HC Deb 08 May 1888 vol 325 cc1605-6
MR. HANBURY (Preston)

asked the Secretary of State for War, Whether it is the fact that the Commander-in-Chief did not, before the Estimates for this year were settled, recommend or make "any demand whatever" for any considerable addition to the numbers of the Army, which he has since declared to be too weak for its duties; and, whether the preparation of the Estimates, or what other occasion, presents the proper opportunity for the chief military adviser of the Secretary of State to place on formal record his responsible opinion as to the number of men which he, as such military expert, may deem necessary for the requirements of the country?

THE SECRETARY OF STATE (Mr. E. STANHOPE) (Lincolnshire, Horncastle)

I stated the other day that no demand for an addition of 11,000 men to the Army was made to me officially or unofficially. The not addition asked for was between 2,000 and 3,000 men. The hon. Member will find in the Estimates of the present year that the battalions of Infantry and regiments of Cavalry first for service and in the Aldershot Division were raised to a higher establishment. He will also find a considerable increase in the number of the Royal Engineers and the Commissariat and Transport Staff. On the other hand, certain reductions were made which fixed the net increase to the Army at 276 men. The natural opportunity for raising any question of increase of establishments is before the Estimates are framed, because, of course, they entirely depend on the numbers of the establishment.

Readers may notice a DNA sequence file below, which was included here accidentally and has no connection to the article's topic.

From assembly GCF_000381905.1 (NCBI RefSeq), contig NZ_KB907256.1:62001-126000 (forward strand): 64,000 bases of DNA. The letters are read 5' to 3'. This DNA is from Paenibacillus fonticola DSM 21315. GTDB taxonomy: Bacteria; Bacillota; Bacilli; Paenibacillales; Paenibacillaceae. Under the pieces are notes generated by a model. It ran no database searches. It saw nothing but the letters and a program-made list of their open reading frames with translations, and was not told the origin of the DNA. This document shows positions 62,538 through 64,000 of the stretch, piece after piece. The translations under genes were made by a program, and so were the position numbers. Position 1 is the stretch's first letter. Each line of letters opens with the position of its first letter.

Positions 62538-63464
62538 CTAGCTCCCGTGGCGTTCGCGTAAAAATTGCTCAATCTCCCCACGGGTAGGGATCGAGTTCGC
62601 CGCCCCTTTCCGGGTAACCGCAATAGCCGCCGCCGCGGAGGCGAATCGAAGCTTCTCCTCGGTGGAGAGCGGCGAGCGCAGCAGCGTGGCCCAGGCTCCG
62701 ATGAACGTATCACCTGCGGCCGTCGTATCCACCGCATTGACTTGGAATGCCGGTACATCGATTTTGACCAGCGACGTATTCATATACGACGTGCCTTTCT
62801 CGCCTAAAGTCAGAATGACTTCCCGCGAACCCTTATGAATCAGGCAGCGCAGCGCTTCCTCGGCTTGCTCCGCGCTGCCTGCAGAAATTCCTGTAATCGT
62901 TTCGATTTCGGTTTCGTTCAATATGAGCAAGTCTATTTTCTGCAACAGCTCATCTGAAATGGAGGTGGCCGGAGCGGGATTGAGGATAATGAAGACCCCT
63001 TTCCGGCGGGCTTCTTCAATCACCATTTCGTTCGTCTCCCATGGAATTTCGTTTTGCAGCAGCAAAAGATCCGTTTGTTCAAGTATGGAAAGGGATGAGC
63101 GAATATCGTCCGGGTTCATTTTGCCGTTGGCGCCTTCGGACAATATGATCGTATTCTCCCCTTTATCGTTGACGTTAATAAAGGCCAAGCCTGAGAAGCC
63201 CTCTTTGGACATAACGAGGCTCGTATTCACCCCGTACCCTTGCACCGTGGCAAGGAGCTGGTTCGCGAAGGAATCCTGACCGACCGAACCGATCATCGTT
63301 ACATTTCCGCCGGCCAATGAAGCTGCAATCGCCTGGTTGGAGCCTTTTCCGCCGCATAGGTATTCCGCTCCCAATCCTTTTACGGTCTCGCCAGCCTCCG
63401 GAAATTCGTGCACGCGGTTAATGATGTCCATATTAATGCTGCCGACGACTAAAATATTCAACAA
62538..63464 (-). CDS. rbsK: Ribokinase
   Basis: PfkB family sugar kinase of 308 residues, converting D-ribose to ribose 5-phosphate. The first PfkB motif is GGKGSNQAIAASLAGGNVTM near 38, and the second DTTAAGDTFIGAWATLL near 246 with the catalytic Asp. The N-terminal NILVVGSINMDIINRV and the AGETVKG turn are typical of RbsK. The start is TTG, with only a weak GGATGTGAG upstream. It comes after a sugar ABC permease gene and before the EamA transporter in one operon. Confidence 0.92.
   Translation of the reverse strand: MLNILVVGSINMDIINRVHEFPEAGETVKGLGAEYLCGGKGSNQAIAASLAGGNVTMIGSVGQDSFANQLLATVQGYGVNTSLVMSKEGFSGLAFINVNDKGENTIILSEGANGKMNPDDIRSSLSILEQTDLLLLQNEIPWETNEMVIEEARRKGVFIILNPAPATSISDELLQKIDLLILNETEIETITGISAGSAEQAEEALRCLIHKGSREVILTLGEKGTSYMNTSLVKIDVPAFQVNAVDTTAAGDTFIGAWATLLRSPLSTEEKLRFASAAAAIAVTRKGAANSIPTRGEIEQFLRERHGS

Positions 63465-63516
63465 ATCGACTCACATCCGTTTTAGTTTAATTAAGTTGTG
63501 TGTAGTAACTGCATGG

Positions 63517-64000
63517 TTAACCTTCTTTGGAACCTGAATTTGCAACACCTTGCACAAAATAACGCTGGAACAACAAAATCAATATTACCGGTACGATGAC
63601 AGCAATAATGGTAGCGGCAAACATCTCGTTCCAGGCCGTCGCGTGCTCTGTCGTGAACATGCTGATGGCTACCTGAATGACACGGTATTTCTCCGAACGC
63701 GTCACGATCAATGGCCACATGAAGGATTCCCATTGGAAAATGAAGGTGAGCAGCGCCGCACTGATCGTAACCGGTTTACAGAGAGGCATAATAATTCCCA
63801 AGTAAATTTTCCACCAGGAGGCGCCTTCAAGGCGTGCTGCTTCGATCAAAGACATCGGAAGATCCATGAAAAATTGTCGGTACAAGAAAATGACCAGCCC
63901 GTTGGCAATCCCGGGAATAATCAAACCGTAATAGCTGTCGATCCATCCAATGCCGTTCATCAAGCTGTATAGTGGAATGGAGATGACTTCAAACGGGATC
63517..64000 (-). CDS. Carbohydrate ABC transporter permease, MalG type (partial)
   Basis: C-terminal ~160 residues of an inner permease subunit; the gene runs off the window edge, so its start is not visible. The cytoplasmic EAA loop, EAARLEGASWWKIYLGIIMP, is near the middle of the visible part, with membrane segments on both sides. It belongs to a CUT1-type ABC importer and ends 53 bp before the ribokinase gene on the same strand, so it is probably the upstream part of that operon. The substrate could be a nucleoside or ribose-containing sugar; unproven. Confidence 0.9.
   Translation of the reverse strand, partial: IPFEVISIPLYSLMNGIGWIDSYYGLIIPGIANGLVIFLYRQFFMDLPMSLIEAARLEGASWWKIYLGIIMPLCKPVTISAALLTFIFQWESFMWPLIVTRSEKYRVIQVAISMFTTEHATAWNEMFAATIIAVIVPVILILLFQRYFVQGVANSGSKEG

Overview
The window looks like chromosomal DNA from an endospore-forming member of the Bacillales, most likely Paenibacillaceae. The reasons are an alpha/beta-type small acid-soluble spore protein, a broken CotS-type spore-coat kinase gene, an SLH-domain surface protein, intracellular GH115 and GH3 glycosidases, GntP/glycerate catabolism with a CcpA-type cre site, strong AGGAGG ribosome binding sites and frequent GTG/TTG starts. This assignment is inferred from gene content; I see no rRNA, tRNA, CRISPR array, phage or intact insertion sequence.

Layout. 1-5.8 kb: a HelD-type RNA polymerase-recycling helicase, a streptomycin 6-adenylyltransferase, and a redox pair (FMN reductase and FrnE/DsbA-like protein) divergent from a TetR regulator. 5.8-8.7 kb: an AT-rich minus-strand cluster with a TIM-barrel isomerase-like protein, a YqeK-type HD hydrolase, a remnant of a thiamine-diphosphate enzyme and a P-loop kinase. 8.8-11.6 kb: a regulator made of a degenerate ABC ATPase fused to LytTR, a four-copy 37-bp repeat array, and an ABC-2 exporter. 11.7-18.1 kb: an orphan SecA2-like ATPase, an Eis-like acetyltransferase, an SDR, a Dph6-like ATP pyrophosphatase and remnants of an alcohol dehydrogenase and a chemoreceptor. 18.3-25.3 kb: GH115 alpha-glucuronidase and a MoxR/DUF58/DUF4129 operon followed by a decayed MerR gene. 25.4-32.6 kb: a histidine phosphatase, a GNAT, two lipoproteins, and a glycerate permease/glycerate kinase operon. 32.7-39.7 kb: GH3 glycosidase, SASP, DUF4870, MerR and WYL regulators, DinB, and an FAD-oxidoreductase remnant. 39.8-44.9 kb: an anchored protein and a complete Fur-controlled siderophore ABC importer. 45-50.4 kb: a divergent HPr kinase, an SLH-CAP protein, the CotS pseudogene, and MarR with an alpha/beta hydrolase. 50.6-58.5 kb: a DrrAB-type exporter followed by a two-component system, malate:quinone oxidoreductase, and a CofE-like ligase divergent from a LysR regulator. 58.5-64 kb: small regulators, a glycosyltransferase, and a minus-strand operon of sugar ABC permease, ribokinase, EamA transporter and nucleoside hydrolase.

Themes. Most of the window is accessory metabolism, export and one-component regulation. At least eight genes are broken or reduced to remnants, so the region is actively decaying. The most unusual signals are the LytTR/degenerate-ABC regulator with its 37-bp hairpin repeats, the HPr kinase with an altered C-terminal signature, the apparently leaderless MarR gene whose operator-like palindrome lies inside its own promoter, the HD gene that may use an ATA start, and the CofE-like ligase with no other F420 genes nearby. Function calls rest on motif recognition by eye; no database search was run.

asked, whether the construction placed by the Civil Authorities at the War Office on the sentence in the Order in Council imposing on the Commander-in-Chief the duty of preparing the Estimates was that he should submit what he considered to be an adequate estimate of the military requirements of the country?


No change whatever has been made in this respect by the recent re-organization. The Commander-in-Chief has always submitted annually his proposed establishment, and he does so now.